The drunk does not like to work much during rainy, overcast or snowy weather, and his work output jumps up and down with variable cloudiness. And that drunk-like behavior is heavily subsidized!!

    Such a drunk is much loved by good-doers using other people’s money. He, an occasional “worker”, enjoys various generous government programs to bribe him to show up at all, such as upfront cash grants, upfront tax credits, low-cost loans, feed-in tariffs, production tax credits, and loan interest and asset depreciation write-offs to avoid paying taxes. What more could he ask for?

    What kind of worker is that? There is nothing reliable or productive (“on demand”) about him!!
    He does not deserve to be coddled.
    No wonder he behaving like a spoiled brat, i.e., disturbing the peace on the grid.
    And the parents (the owners), whose children are disturbing the peace on the grid, complain they, after all these years, finally have to pay someone (GMP) to foolproof the grid against such unruly brats to maintain the peace on the grid.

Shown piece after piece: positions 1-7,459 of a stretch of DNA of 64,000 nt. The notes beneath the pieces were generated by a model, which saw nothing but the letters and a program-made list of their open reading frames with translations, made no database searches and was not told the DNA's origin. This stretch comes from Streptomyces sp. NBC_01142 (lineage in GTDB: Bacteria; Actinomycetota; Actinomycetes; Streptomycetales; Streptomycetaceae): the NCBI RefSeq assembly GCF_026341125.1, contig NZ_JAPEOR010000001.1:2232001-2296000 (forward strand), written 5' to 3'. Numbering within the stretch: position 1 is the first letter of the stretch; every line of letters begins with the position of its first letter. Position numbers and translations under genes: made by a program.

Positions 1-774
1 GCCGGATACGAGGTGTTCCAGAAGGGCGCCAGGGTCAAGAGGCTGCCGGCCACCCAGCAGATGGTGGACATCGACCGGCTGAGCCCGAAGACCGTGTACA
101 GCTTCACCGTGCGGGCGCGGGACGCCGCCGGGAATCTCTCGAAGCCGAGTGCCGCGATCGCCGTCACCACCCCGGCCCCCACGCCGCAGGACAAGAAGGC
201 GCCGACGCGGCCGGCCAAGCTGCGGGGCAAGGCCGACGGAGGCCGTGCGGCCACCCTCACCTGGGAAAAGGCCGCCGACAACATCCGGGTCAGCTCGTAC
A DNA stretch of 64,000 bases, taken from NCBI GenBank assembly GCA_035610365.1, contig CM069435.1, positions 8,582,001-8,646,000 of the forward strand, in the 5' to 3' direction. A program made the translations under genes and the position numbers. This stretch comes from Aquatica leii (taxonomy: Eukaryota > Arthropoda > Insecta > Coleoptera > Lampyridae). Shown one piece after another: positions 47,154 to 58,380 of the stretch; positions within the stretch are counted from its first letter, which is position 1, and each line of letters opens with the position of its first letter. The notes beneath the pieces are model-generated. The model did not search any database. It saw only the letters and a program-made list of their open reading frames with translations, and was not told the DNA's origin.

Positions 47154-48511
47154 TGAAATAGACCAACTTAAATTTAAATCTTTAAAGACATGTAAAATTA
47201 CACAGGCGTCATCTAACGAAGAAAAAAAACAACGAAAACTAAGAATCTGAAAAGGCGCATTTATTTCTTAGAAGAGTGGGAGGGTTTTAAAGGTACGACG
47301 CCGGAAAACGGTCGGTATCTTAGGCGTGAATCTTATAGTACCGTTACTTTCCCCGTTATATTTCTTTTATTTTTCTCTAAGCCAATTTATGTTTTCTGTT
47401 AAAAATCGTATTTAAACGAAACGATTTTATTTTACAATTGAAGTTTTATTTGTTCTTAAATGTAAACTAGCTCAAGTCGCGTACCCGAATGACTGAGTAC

Those parents would rather have others (ratepayers) do the paying, as usual.

    Innocent bystanders (other ratepayers) have to foot the bill to clean up the mess, i.e., put more money in Blittersdorf’s pockets, who already is a big time multi-millionaire? Totally insane!!

    That is what happens when a bunch of rosy-eyed bureaucrat idiots meddle in the electric power sector.
    The same types meddle in the VT health sector and education sector, and we all know how expensive they have become.
    When will all this nonsense end?

    And Bernie, with three houses, and a $70,000 car, and flying on private planes spewing CO2, and not liking a wall to protect our southern border, and having his own tax exempt foundation, and promising more and more goodies to everyone to raise his poll numbers, is campaigning for even more US-style socialism to benefit his foundation, a la Clintons!!

  3. Thank you David Fleming for this most important research. All news to me when I have been a vigourous opponent of huge wholesale solar.

    Blittersdorf has done FAR more harm to Vt, than any good that solar might have been for specific locations and needs.